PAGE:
The Town of Tamworth,
Nestled between the majestic White Mountains
and the Lakes Region of New Hampshire SITS
THE TOWN OF TAMWORTH.
Across over 250 years, it has remained a place of stunning natural beauty as well as a vibrant cultural community.
Our story began in 1766, when Tamworth was granted a charter by England’s King George III, in the name of New Hampshire governor Benning Wentworth. Early settlers began to build homesteads and planted the first crops — nearly all were farmers, growing corn, wheat, and rye. Gristmills soon began turning, powered by the town’s rivers and streams.
Despite the idyllic landscape, life was not easy. In the first half of the 19th century alone, citizens of Tamworth endured a smallpox epidemic, famines resulting from “cold years”, the Siege of Wolves, and even a “Year Without A Summer”, in which snow fell during every month of 1827.
Through this hardship, however, grew industry: saw mills, shingle mills, and turning mills popped up throughout the town, and around them the villages of South Tamworth, Whittier Chocorua, Wonalancet, and Tamworth formed, with houses, schools, and churches. Tradesmen and artisans — including loggers, backsmiths, millers, shoemakers, coopers, seamstresses, bakers, and weavers — all flourished. The old Tamworth General Store was built in 1826 – the same year the American Lyceum movement began. Thoreau passed by here in 1858, stayed at a nearby inn, possibly stepped through the doors of what is now Tamworth Lyceum.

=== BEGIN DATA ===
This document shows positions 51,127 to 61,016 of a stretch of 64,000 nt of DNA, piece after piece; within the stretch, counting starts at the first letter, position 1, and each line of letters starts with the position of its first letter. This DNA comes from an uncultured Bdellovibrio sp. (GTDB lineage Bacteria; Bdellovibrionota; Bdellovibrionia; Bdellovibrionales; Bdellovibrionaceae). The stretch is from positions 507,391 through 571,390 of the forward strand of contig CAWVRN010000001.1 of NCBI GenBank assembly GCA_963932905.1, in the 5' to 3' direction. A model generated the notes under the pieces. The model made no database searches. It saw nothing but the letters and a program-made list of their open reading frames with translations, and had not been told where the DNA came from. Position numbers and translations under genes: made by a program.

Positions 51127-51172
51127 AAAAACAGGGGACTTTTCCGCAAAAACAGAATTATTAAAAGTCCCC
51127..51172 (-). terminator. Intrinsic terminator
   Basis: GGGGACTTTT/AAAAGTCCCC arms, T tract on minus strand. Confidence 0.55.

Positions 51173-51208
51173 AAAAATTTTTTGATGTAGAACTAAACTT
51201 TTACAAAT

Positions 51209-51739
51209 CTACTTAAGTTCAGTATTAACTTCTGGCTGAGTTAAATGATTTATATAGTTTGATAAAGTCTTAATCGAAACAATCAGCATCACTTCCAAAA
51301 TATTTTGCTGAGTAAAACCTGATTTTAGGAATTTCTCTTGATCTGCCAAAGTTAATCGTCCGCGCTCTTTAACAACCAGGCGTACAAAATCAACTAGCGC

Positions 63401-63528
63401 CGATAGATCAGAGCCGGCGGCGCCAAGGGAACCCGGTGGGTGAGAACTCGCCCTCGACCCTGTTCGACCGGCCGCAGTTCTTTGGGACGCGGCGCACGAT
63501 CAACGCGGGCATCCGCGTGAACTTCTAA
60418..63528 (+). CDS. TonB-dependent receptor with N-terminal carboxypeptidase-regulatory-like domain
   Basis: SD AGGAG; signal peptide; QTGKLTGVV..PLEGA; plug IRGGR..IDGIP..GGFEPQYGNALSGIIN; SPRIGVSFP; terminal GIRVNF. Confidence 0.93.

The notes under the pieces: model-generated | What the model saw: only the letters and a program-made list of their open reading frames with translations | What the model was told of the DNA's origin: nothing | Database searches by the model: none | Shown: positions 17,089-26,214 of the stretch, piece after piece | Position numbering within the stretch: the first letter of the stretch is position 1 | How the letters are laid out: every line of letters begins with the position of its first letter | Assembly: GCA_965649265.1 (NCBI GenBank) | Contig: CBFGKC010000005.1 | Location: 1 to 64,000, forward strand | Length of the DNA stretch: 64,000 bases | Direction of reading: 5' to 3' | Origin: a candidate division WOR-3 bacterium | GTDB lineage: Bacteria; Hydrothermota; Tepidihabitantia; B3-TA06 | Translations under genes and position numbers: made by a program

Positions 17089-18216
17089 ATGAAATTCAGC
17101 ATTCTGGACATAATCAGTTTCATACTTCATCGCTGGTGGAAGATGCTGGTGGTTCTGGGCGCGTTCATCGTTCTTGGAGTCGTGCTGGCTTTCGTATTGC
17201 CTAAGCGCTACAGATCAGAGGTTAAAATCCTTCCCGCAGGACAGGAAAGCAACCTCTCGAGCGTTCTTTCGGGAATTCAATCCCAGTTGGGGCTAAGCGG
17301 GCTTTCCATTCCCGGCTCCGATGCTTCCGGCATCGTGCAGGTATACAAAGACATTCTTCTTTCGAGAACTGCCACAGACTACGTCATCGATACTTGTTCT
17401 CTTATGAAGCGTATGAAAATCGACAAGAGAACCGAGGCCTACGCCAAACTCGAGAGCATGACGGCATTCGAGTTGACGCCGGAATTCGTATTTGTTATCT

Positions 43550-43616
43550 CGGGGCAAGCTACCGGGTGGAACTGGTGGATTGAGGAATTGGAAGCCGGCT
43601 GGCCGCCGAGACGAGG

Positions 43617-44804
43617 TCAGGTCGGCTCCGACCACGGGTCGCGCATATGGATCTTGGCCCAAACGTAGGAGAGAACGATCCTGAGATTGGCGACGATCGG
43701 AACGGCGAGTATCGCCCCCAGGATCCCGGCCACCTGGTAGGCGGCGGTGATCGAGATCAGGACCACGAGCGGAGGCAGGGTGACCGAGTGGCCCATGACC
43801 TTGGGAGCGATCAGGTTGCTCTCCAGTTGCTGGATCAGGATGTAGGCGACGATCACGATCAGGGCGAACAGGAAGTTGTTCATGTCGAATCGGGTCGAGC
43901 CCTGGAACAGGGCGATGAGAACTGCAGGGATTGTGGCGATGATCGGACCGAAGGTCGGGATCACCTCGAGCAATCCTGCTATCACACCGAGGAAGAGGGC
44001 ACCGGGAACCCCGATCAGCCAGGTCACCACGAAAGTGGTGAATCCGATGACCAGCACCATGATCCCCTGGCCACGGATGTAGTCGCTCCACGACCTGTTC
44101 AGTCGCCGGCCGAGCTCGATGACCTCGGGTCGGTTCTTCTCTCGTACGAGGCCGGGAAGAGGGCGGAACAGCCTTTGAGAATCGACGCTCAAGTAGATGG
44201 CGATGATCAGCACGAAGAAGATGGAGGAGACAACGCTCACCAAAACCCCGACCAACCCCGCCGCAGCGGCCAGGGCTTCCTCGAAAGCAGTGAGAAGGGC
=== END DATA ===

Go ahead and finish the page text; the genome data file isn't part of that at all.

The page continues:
Tamworth began its longstanding reputation as a summer getaway in the post-Civil War era, inviting visitors to local inns and boarding houses to enjoy the mountains, lakes, rivers and trails as well as a taste of small town, rural living. Entertainment was brought in as well, with everything from baseball teams to circuses to elephants all bringing their tours to Tamworth.
For many artists, writers, and thinkers — including e.e. cummings, Grover Cleveland, and Henry James — the town provided solace far from the hustle and bustle of urban life. Cleveland’s son, Francis, founded a Tamworth landmark, the Barnstormers Theatre. The oldest continuously running professional theatre in the country, the Barnstormers produces a variety of comedies, musicals, and other performances each summer.
Tamworth’s legacy endures through to the present day. It remains a popular summer retreat for individuals from across New England, drawn by its historic charm, tight-knit community, and beautiful natural resources, including Mount Chocorua (the most photographed mountain in the country).